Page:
• On June 29th, 2018 the government announced its final decision on how it will handle a reform of the Canadian Environmental Protection Act, 1999 (CEPA).

    We are very disappointed that this government is not acting in this mandate to protect our health and our environment from the toxics that wreak havoc on our communities, and will do so for generations to come,” says Jennifer Beeman, Executive Director of Breast Cancer Action Quebec (BCAQc).

    Read more

  • Working Women and Breast Cancer: The State of the Evidence

    Now available in French

    A major publication on occupational breast cancer, Working Women and Breast Cancer: The State of the Evidence, published by the Breast Cancer Fund, has now been translated into French thanks to the outstanding work of professional translators Geneviève Tardif and Christine Laprise, both longtime translators for Breast Cancer Action Quebec. We give them our deepest thanks for their invaluable work.

    Read Work and Female Breast Cancer: The State of the Evidence, 2002-2017

    Read Work and Breast Cancer: Recommendations to address research needs

    Read Travail et cancer du sein chez la femme : un aperçu des données probantes pour la période 2002-2017

    Read Travail et cancer du sein : Recommandations répondant aux besoins de la recherche

  • Toxic Exposures are a Feminist Issue!

    Canadian Women against Toxic Substances

    Gender, biology and determinants of health, such as socio-economic status, employment, belonging to racialized groups and Indigenous communities, all play important roles affecting Canadian women’s health in relation to exposures to toxic substances. Canadian Women against Toxic Substances are concerned that the present-day laws which oversee the regulation and control of toxic substances do not adequately account for these factors, leaving women and the next generation vulnerable to a wide range of long-term negative health effects.

    The foundation of our environmental regulations - The Canadian Environmental Protection Act, 1999 (CEPA) - is currently under review by the federal government. A serious reform of this legislation is of vital importance to Canadian women, as workers, mothers, caregivers and for all the other essential roles they play in our communities and in all their diverse realities. It is a question of the most fundamental environmental health justice.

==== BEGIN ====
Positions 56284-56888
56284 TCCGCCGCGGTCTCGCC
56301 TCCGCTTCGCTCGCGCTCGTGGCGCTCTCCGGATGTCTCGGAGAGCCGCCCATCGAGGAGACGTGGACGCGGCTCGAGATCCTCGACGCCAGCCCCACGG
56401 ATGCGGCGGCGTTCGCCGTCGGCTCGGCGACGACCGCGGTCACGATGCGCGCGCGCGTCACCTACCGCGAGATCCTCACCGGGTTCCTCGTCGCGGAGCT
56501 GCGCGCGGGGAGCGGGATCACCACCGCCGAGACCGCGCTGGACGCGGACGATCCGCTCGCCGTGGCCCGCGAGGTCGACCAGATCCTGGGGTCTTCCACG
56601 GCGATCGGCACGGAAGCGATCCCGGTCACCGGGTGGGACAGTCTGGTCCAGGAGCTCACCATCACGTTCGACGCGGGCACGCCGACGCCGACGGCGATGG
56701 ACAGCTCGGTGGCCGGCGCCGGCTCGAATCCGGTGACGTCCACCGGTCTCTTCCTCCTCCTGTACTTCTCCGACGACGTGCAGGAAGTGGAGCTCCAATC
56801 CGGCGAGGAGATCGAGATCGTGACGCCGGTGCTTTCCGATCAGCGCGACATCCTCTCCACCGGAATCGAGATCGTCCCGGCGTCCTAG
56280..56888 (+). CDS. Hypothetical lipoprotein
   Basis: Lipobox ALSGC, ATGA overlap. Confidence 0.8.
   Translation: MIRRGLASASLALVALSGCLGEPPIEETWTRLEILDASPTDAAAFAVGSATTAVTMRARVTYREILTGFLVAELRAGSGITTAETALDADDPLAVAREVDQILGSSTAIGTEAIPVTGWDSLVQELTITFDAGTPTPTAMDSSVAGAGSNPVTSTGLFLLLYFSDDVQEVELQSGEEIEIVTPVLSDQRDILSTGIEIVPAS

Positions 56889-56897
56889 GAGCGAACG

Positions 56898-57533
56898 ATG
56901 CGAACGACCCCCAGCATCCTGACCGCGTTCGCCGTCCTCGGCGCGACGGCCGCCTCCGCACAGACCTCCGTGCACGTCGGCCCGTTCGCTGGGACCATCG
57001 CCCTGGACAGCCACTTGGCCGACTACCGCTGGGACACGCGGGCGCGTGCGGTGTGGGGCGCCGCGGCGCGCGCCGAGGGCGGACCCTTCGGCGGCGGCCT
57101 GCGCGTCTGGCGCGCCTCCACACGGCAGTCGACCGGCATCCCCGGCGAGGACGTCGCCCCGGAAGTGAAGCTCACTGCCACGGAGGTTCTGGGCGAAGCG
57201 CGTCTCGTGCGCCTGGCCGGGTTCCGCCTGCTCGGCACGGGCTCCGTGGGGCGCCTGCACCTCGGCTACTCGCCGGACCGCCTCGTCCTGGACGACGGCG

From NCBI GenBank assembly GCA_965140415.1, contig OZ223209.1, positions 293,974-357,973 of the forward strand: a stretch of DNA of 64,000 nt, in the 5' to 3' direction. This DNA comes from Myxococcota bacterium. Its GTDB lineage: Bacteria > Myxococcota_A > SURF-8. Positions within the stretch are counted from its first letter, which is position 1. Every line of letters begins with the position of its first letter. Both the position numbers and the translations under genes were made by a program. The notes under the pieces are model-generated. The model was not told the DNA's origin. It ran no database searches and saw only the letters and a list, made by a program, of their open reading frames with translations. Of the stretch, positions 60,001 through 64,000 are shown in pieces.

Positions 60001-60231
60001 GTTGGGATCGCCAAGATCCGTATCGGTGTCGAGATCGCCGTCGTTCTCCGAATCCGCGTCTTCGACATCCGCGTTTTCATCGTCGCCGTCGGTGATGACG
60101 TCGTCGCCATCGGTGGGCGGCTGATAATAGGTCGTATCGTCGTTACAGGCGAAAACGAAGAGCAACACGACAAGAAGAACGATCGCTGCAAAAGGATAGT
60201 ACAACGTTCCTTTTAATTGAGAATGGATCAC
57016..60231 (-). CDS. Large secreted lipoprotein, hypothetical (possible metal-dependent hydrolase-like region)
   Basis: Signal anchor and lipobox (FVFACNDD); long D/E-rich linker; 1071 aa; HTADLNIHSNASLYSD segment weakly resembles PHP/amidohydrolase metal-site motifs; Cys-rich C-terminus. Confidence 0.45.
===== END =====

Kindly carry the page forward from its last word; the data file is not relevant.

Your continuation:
Read further and see how exposure to toxic substances is a feminist issue. You may be surprised to learn among other things, that despite fundamental differences in biology between men and women, animal studies that too frequently relied on male-only models still dominate the scientific evidence.

    Click here to learn more

  • Book a workshop

    Breast Cancer Action Quebec offers a range of educational workshops:

    • Prevention and Action Against Cancer and Toxicants (PACT)
    • Beast of Beauty
    • Chemical Detective
    • Breast Cancer and the Workplace
    • From Anger to Conformity: What has happened to a feminist analysis of breast cancer?

      We have a team of facilitators available to give them in schools, workplaces, community groups and faith-based groups. The length can be adapted to different circumstances. Call us if you are interested in one for your group.

    Read more



To find out how to sign on, contact us at 514-483-1846 or info@acsqc.ca

Quebec civil society takes a stand on the Canadian Environmental Protection Act (CEPA) calling on the federal government to protect human health and the environment.

Over 80 Quebec groups have signed onto a Declaration that was sent to the Honourable Catherine McKenna, Minister of Environment and Climate Change on March 19 with a letter by Jennifer Beeman . This alliance represents a wide swath of Quebec citizens that goes far beyond the traditional environmental movement. They include among others, well-respected research centres and scientists, peri-natality groups, women’s and workers’ groups, shelters and groups that work against violence, collective kitchens, daycares, student, literacy and cultural groups.

The allied groups have committed to supporting the Declaration underscoring important elements of CEPA that need reform, and pressuring the government to follow the recommendations of their own report and bring in reformed legislation.

Read more on how to get involved

BCAQc relies on membership dues and private donations to stay in operation. Membership entitles you to advance notice of seminars and workshops as well as a subscription to our electronic newsletter— BCAQc Connected.

A strong membership also helps to substantiate our financial applications for government grants and private foundations. Please consider joining us today!

For twenty five years — with your support — BCAQc has been working hard to get vital information about environmental and chemical links to breast cancer to the public, and we now know that our message is being heard.

We ask you to consider a financial gift to Breast Cancer Action Quebec to help us to continue to get this vital information to the public.

There are many ways you can be involved: volunteer, write a letter to the editor, book an educational workshop for your school, community group or work place.

Engage with us, follow us on social media, share your opinions and ideas – take BCAQc’s message to your community! Be a voice for a change!